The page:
Eat a bowl of cookie dough, and other accomplishments

October 28, 2011

I am relaxing with Rebecca in our now at least partially furnished living room—filled with slightly less than usual levels of anxiety and reflecting on the events of the past week.`

The week began with a beautiful and productive Sunday—laundry, cleaning, planting in our garden, prepping for the weeks activities in the library and computer lab, and making delicious Salmon burgers for dinner.  It was a little bit too nice of a day, and Rebecca and I both received our first real Swaziland sunburn.  In fact, by the time we walked down to our little garden plot, we were already sweating.  We persevered by discovered that by the time we finished planting, we couldn’t pick up the metal shovel because it had gotten too hot.  We found out later in the week that Sunday reached over 100 F.  Good news is that we have a couple of beanstalks growing and are crossing our fingers that what we think are small spinach seedlings turn out to be that and not weeds.

Monday morning started with our usual routine.  Wake up about 5:30am, get ready and review our daily plan—this one called for finishing up some prep for the rest of the weeks library programming, working on installing some software on newly functional computers in the lab, and having 5th grade in the library at their usual time (10:05-11:45).  After assembly, Rebecca and I went our separate ways—her to the library and me to the computer lab.  After making some great strides in the computer lab, I noticed it was about 9:30 and time to head down and help get ready for the 5th graders (one of the largest, and, therefore, most difficult classes).  On my way down, I was called over to the principal’s office—he talked about how he had just gotten off the phone with a man in Mbabane and was given a green light to rummage through some of the Government’s old office equipment—including junked computers.  I smiled and was excited by the idea of us finally getting some of the parts I need to get the remaining computers up and running.  As the conversation continued (as all conversations in Swaziland do…brevity is not prized here), I began noticing that I needed to be going if I was to make it down to the library before the 5th graders arrived.  In an effort to rap up the conversation, I inquired about the timing of such a trip.  The response was the trademark…”now, now” (which is very different from ‘now’ which translates to our American ‘in a bit’).  I rushed down to share the news with Rebecca and then rushed up to the house trying to pack for every contingency I could imagine—in addition to water and a snack, I also needed supplies necessary to take advantage of any possible shopping opportunities that may arise.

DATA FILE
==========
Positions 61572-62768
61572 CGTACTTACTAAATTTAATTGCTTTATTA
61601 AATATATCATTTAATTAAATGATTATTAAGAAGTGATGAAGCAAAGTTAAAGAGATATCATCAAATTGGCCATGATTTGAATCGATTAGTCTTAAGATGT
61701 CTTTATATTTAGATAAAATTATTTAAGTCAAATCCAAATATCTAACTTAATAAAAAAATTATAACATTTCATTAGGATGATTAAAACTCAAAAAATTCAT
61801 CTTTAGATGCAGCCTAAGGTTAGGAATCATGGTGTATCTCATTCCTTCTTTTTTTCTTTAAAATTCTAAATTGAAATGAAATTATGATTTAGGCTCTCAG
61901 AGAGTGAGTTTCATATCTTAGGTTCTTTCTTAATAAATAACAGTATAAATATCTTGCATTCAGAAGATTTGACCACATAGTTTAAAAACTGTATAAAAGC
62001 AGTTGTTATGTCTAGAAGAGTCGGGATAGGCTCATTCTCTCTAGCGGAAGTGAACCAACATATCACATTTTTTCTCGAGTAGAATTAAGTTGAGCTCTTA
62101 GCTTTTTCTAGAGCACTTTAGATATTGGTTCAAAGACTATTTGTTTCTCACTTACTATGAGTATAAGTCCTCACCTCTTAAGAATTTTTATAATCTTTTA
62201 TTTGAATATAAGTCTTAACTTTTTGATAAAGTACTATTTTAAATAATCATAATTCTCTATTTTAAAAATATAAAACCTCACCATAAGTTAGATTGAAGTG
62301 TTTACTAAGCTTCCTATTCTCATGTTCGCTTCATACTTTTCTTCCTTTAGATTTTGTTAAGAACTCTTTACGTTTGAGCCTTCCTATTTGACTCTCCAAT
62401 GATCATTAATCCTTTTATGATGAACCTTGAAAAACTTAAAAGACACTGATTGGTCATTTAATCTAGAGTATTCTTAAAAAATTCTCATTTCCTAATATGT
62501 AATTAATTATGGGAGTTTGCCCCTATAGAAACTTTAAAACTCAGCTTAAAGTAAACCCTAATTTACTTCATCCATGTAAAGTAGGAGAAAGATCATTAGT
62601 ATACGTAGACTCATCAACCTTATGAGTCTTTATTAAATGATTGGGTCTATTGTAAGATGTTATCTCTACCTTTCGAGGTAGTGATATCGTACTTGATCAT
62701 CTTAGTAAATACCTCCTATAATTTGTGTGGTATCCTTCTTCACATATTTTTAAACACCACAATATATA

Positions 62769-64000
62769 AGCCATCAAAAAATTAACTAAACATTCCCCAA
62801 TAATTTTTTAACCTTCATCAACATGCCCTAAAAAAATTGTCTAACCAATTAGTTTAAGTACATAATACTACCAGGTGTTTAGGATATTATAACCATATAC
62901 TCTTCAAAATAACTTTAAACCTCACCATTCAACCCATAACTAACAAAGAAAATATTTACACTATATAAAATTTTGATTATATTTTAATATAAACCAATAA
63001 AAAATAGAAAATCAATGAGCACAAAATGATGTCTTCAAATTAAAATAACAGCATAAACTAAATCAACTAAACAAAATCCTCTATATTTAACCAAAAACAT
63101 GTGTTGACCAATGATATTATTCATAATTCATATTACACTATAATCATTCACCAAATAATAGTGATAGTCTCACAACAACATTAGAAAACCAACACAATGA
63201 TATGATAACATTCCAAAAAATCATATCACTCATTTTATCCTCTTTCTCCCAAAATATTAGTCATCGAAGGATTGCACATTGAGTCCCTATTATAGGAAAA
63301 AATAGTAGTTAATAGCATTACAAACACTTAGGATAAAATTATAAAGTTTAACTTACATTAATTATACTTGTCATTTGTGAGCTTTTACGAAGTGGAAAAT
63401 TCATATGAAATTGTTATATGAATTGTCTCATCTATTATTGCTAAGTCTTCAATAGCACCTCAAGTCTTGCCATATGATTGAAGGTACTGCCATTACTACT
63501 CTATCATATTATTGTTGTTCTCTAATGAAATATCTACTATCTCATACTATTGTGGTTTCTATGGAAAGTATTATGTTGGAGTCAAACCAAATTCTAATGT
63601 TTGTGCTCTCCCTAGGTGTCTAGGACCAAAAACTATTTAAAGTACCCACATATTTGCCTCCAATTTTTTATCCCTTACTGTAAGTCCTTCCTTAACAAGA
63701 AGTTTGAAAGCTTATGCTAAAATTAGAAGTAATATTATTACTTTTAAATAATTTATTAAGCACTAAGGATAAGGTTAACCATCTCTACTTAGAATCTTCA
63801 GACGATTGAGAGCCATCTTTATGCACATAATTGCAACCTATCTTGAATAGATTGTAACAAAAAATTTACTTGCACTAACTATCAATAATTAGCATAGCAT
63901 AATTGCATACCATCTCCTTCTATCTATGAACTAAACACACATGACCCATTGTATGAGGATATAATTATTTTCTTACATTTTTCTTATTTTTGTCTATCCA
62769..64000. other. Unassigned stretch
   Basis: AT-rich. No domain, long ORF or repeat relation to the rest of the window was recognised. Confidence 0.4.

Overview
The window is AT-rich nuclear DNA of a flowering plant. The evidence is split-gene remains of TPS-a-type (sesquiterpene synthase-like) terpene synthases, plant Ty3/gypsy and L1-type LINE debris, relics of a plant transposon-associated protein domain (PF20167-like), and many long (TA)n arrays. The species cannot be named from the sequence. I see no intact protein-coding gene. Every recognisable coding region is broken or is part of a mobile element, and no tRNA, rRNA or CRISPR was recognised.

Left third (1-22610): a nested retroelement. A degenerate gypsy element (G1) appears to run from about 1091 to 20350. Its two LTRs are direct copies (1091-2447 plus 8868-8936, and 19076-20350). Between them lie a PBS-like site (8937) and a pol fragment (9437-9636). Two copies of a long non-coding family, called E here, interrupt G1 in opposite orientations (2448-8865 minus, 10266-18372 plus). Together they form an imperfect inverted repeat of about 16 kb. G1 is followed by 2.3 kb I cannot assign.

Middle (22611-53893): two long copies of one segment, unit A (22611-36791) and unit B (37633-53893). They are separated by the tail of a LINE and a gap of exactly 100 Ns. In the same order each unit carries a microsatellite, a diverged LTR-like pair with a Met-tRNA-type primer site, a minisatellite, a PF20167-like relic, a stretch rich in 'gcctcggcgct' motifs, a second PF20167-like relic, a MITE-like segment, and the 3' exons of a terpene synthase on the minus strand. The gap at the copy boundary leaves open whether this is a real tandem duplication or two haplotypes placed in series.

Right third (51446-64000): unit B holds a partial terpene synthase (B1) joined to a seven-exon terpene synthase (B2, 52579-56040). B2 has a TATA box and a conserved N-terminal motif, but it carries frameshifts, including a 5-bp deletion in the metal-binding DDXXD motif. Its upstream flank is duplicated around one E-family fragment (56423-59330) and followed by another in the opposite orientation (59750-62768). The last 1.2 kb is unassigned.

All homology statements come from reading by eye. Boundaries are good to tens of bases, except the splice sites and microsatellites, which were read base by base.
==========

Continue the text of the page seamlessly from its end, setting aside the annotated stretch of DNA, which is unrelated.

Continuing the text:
After my flurry of activity, we hopped in the truck and off we went.  Our first stop was the department of ‘Government Stores’ which is more like the warehouse of misfit office furniture.  Heaps of everything from desks to beds to stoves to fans and…of course…computers and monitors lie scattered about inside and around the yard of an old warehouse.  After shaking hands and doing the usual greeting/bow/mumble, we were asked to produce a letter which our principal had scrawled out on the way to town asking for the computers.  We were then set loose on the heaps.  I was at a loss.  Where do we start?  What looks like it might possibly have some life still left in it?  I decided a two-pronged strategy…first targeting those machines which looked newer (which have better components but carry a greater question as to why they are in the heap) and round out our selection with a  couple old, but solid looking machines.  Following a week of tinkering, I am still a ways off from assessing the whole of our take on Monday, but it appears that my assumptions were right about most of the newer machines—and the old machines work just fine (running Windows 98 of course J).  I was, however, able to cobble together various bits and pieces from the newer machines and produce at least one fully functional computer.  After loading up the truck with the computers, a couple of cables I snagged, as well as a strange desk/stand thing that our principal chose, we were informed that the stock manager was out to lunch and might not return—he is in charge of certifying our haul.  We were asked politely to drive across town to the Ministry of Education and have their stock manager fill out the necessary paperwork.  So off we went, to the MoE.  After explaining the rather bizarre request the stock manager began working on producing a paper for us.  After watching him write for almost 20 minutes, we were called by the people back at Government Stores and told that they had a better idea.  We go back and have them fill out the paperwork and then return to the MoE to have it signed and stamped.  Back across town we drove to have them fill out the paperwork at Government Stores—in the interest of full disclosure we made clear to them that we would not be returning to the Ministry of Education as the situation had gotten far too complicated…and they were fine with that.